Stop Launching Startups

Eric Koester
Oct 25, 2017 · 5 min read

Encourage young people to create things rather than businesses; which can inspire their future startup aspirations.

College students shouldn’t launch startups.

There I said it.

I’ve been thinking it for a while, but there’s this fascinating with pushing college students to launch businesses that is just unhealthy. If a college student *wants* to launch a business, they will (see: Mark Zuckerberg, Michael Dell, Evan Spiegel). But for the most part, they don’t.

And yet we push young people to launch startups.


In 2015, I asked over 100 entrepreneurship students (undergraduates and MBAs) their own timetables for launching a company. Over 90% thought they’d launch 7–10 years after graduation. Less than 2% of people thought they’d do a startup immediately after graduation. Discussions with dozens of college entrepreneurship heads revealed their successful ‘serial-founder’ alums tend to start their first companies 7–8 years after graduation. And data even shows that successful startup founders start their companies at age 40.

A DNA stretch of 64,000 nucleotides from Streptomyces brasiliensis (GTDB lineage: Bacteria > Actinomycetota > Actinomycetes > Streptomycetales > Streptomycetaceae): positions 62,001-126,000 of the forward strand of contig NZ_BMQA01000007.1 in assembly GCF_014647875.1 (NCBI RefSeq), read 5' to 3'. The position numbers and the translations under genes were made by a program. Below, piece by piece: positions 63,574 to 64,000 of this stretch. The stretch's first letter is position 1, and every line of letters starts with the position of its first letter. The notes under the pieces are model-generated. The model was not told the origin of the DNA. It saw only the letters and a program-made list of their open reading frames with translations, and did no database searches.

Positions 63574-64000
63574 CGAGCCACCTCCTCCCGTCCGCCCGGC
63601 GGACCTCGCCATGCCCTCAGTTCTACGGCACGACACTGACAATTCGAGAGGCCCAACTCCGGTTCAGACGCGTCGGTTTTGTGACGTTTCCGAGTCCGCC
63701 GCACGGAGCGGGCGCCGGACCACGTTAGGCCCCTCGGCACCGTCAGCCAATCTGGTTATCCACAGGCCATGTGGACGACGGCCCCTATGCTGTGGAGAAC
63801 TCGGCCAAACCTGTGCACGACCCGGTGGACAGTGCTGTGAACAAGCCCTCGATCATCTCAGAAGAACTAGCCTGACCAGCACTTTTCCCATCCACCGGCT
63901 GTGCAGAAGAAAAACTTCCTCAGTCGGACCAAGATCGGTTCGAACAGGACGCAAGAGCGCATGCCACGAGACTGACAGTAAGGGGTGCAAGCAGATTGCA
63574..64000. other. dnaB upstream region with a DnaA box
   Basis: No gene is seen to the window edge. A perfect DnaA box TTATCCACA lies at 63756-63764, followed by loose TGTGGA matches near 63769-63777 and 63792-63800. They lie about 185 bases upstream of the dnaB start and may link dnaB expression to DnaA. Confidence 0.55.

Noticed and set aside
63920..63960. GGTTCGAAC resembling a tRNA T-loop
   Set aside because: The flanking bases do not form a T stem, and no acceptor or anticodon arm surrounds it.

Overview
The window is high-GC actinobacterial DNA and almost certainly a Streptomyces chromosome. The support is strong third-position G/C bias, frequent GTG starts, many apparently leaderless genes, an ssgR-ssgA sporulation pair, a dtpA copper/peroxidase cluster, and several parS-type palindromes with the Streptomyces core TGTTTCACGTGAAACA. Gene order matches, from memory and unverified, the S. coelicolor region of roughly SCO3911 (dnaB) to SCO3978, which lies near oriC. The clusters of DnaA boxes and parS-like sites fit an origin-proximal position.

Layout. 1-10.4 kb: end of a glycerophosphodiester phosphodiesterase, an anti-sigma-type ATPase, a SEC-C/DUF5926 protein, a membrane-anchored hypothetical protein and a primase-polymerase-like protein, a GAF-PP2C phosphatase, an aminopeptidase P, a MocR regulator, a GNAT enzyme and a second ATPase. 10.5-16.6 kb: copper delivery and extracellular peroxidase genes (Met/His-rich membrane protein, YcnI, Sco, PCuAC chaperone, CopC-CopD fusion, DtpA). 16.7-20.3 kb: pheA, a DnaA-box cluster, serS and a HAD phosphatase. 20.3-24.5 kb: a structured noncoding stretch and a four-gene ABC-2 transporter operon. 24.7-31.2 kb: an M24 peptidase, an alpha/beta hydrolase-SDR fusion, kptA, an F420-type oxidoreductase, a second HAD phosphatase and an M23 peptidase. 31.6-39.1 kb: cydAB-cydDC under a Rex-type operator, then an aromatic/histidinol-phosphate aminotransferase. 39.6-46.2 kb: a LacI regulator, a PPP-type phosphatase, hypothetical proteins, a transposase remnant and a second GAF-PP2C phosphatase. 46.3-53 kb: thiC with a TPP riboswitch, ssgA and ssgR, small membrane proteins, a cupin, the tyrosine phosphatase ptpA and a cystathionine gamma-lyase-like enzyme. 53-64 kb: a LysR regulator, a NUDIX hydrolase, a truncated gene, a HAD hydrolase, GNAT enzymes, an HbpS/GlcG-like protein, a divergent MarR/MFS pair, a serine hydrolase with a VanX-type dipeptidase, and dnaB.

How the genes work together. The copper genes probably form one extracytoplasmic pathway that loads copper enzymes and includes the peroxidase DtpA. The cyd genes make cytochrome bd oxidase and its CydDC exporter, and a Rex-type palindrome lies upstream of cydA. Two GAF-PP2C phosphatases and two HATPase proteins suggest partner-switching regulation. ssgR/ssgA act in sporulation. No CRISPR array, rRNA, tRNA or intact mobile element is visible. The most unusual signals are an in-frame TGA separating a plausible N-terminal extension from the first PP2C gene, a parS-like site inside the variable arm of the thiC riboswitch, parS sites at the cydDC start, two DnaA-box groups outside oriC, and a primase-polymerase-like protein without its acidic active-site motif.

And yet there is a cult(ure) of the young founder. And I’m not here to dissuade young founders — but I’m here to dissuade us from what looks like “selling” young people to become startup founders.

Why?

“The outcome is something like idea x product x execution x team x luck, where luck is a random number between zero and ten thousand. Literally that much. But if you do really well in the four areas you can control, you have a good chance at at least some amount of success.” — Dustin Moskovitz

Starting a company is very difficult. Failure rates are astronomical no matter how you slice it — particularly if you launch something that is a new business model and technology-driven. The odds are better for a known business model like ecommerce, consulting, services businesses or traditional retail. But it’s tough.